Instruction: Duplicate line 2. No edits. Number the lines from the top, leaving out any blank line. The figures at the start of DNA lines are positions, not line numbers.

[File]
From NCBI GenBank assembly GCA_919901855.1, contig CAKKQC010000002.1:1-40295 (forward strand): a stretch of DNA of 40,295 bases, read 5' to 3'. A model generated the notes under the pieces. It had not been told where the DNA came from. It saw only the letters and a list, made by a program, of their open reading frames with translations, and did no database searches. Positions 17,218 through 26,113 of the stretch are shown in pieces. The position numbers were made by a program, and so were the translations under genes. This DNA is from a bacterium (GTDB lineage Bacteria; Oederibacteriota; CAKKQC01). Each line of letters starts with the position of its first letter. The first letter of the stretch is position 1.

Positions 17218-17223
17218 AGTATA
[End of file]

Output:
Positions 17218-17223